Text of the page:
1967 Guide to Winners and Losers

I picked up the mail the other day and noticed that I had a letter from my Pa Pou (that’s Greek for grandpa). Now that’s not a big surprise because he is one of the few people I know that still writes letters and he likes to send us pearls of wisdom. I opened it out and found a copy of a 1967 Detroit Free Press article called: Winners & Losers : Their Key Traits by Sydney Harris. I read them and found it ironic that the things that their written about in 1967 still hold true today. Below is the article,

Winners and Losers : Their Key Traits

Part IV : How to Tell a Winner from a Loser:

A winner know that to forget and what to remember; a loser forgets what he should remember, and remembers what he should forget.

A winner seeks for the goodness in a bad man, and works with that part of him; a loser looks only for the badness in a good ma, and therefore finds it hard to work with anyone.

A winner admits his prejudices and tries to correct them in making judgements: a loser denies his prejudices, and thus becomes their lifelong captive.

A winner in not afraid to contradict himself when faced with a contradictory situation; a loser is more concerned with being consistent than with being right.

A winner feels challenged when odds are against him; a loser is always looking for “the edge.”

A WINNER APPRECIATES the irony of fate, and the fact that merit is not always rewarded, without becoming cynical; a loser is cynical without appreciating the irony of fate.

A winner possesses ideas; a loser is possessed by them, and so, even when successful, remains their slave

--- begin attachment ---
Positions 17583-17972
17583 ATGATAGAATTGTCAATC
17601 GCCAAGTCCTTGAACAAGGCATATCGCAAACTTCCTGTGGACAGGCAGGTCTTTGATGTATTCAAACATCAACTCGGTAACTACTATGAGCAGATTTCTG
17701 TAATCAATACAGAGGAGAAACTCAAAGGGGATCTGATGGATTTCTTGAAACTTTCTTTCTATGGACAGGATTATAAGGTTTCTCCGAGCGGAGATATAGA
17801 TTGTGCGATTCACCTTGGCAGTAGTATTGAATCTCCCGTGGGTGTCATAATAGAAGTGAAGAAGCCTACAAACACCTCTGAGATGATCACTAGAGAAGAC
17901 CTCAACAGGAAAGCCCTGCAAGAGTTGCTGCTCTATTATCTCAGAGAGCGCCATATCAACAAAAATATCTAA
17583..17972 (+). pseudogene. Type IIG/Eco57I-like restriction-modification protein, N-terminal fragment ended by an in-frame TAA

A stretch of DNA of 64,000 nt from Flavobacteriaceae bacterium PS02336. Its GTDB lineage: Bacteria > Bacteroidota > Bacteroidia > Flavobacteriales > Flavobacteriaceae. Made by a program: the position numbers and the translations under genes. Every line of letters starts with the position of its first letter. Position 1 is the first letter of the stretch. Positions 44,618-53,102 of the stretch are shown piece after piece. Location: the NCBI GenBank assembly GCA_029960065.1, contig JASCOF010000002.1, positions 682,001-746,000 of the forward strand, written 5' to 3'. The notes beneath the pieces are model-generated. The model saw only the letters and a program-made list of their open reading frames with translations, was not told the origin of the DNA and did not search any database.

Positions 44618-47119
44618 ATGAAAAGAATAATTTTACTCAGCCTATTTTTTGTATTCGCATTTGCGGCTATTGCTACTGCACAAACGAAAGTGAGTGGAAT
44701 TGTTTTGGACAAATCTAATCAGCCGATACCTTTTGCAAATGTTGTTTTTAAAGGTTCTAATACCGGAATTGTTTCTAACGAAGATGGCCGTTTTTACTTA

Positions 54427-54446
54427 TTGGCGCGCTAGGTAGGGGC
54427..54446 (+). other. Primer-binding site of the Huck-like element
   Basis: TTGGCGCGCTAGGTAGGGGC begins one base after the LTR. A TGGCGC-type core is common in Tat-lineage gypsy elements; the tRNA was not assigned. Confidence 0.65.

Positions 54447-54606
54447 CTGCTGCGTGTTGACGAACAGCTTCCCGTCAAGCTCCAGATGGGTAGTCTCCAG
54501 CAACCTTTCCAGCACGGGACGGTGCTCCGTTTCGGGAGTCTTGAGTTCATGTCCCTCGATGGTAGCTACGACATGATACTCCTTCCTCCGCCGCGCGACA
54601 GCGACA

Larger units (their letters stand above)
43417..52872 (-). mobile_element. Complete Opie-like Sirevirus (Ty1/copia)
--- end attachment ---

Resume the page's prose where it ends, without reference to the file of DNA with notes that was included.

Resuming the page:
A winner knows how to be serious without being solemn; a loser isoften solemn as a substitute for his lack of capacity to be serious.

A winner looks it over; a loser looks it up

A winner rebukes and forgives; a loser is to timid to rebuke and too petty to forgive.

A winner recognizes that the only true authority is moral authority; a loser, having little of this, tries to assume more external authority than his character can handle.

A WINNER TRIES to judge his own acts by their consequences, and other people’s acts by their intentions; a loser gives himself all the best of it by judging his own acts by his intentions, and the acts of others by their consequences.

A winner feels that his past failures have contributed to his success; a loser feels that his past failures blocked his success.

A winner does what is necessary with good grace, saving his energy for situations where he has a choice; a loser does what is necessary under protest, and has no energy left for moral decisions.

A winner accepts the fact that, finally, no mortal can know who the real winners and losers are; a loser thinks that status and power and applause confer a kind of immortality upon him – and never wonders what the lessons of crucifixion might be.

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